He also made a concerted effort to establish a more accommodating atmosphere for Chicano students at the school. While Cheney itself had little Chicano presence, the university drew upon parts of Eastern and Central Washington with large Hispanic and Chicano populations, such as Yakima, the Tri-Cities, and Brewster. In spring 1977, Trejo and several students proposed the formation of a Chicano studies program. Trejo and the students staged an informational sit-in for several days on the steps of the office of the university president. They were so persuasive that in the autumn of that same year the administration established the university's Chicano Education Program. Later renamed the Chicana and Chicano Studies Program, it remains today a vital part of the university and has made a difference in the lives of many students, some of whom -- like Trejo -- were the first in their families to attend college. "He nurtured a lot of those kids along," said a faculty colleague (Prager).

Trejo was building a reputation as a teacher and professor. In 1987, he won Eastern Washington University's Trustee's Medal, the institution's highest award. The award, presented during the 1987 graduation ceremonies, was given for "faculty achievement and teaching excellence" (Sparks). He took a sabbatical that year in California and began working on a series of new works.

And recognition for his art was extending far outside the region. In an interview he gave just after winning the Trustee's Medal, he said, "When you work in any regional area, your appeal is limited. Working here has forced me to explore other areas for gallery space" (Kelly). He noted that he had patrons in San Francisco, Los Angeles, and Seattle.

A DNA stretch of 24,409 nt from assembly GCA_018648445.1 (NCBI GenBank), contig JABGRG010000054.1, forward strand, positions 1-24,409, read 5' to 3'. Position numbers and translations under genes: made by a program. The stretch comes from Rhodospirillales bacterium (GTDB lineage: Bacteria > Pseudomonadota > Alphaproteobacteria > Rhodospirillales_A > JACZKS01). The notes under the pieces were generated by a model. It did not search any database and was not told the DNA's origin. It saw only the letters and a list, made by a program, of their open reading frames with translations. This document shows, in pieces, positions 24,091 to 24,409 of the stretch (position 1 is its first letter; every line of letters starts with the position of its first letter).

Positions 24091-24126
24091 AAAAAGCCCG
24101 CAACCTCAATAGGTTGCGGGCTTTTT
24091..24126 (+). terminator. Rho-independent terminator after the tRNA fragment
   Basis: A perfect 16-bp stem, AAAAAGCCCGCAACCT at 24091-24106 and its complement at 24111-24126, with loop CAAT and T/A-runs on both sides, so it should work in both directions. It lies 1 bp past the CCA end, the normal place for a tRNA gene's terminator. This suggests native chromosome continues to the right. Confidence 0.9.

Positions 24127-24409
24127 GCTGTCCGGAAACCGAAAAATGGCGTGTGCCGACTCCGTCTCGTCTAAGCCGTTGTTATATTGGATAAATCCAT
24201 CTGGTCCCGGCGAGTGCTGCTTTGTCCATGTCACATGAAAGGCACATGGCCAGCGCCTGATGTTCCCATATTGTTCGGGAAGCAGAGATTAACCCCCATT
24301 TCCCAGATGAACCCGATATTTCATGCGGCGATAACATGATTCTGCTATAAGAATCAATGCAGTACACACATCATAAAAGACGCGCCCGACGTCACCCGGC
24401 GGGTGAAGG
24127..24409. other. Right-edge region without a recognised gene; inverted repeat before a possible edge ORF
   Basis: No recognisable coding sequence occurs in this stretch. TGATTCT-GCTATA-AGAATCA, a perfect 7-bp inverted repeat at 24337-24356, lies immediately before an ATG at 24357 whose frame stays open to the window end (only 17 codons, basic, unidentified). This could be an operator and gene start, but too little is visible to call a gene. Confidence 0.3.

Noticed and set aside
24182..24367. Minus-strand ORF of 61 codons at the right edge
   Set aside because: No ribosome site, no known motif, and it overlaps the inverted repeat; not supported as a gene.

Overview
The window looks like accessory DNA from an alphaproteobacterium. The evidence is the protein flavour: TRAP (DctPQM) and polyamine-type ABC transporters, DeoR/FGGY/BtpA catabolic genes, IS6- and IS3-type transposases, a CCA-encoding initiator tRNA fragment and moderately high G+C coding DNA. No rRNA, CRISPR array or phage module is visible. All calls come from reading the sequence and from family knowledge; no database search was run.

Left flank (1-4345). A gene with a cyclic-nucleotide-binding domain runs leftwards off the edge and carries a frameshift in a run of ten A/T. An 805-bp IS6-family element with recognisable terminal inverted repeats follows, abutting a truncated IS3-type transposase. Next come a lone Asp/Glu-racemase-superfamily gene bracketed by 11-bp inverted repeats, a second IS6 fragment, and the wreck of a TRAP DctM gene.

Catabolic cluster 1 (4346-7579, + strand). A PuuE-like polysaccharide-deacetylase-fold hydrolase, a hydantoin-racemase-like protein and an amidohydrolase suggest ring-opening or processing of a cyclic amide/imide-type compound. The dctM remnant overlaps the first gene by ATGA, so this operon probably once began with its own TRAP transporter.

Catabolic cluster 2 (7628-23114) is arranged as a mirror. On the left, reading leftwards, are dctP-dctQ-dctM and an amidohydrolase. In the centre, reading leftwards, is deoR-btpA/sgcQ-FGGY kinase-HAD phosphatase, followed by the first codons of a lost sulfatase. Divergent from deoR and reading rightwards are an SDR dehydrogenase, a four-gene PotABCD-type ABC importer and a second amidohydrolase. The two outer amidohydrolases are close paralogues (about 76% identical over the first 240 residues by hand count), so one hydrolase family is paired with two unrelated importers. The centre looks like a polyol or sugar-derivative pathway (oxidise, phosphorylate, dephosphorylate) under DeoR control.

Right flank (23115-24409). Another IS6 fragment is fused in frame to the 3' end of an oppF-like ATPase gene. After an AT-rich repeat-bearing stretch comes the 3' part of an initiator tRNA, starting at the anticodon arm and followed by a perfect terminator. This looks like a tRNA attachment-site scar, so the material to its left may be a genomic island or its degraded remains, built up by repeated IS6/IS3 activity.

His work was often abstract, but he liked to use familiar objects -- rakes, shovels -- because he wanted people to enjoy his art, not be confused by it. "I hate that attitude, the brat mentality of some artists who insist they're creating only to satisfy themselves and then curse the world for not understanding them" (Kelly). His choice of genre and materials evolved constantly. He worked mainly in bronze at first and then switched mostly to wood. But he didn't use wood alone. "You need a contrast to the wood ... you get tired of seeing wood and wood and wood -- it begins to look like a furniture store" (Gilbert). When he got tired of sculpture, he would switch to paintings and sketches. Trejo, a skilled and enthusiastic cook, compared it to cooking:

"When you get to a certain level with one material, you can't help but get bored. It's part of being human. It's like when you have a hungering for Italian food. Well, there's only so many ways you can make pasta. That's why I'm always trying to challenge myself, because if you're bored, it's going to come through in your work" (Kelly).

Shown Across the Continent

Trejo's work was increasingly featured in national art exhibitions. In 1990, he had works in CARA: Chicano Art: Resistance and Affirmation, a traveling exhibition that went to the Smithsonian American Art Museum and the San Francisco Museum of Modern Art. In 1992, his work was part of Chicano Codices at the National Mexican Museum in San Francisco. In 1993, it was included in Arte de Orto Mexico, which traveled to Mexico City and the Museo del Barrio in New York City. In 2000, the National Hispanic Cultural Center in Albuquerque purchased one of Trejo's major works, Joaquin/Walking Sticks, and put it on permanent public display.

In 2000 his piece Codex for the 21st Century, made of bent and welded nails, was selected to be part of the Smithsonian American Art Museum collection. Curator Andrew Connors said:

"As a contemporary artist, Ruben's work exists in the realm of conceptual art, but it is also extremely beautiful ... When we acquired his piece at the Smithsonian there was not the slightest hesitation of anyone on the selection committee about the visually aesthetic significance of his work" (Crane).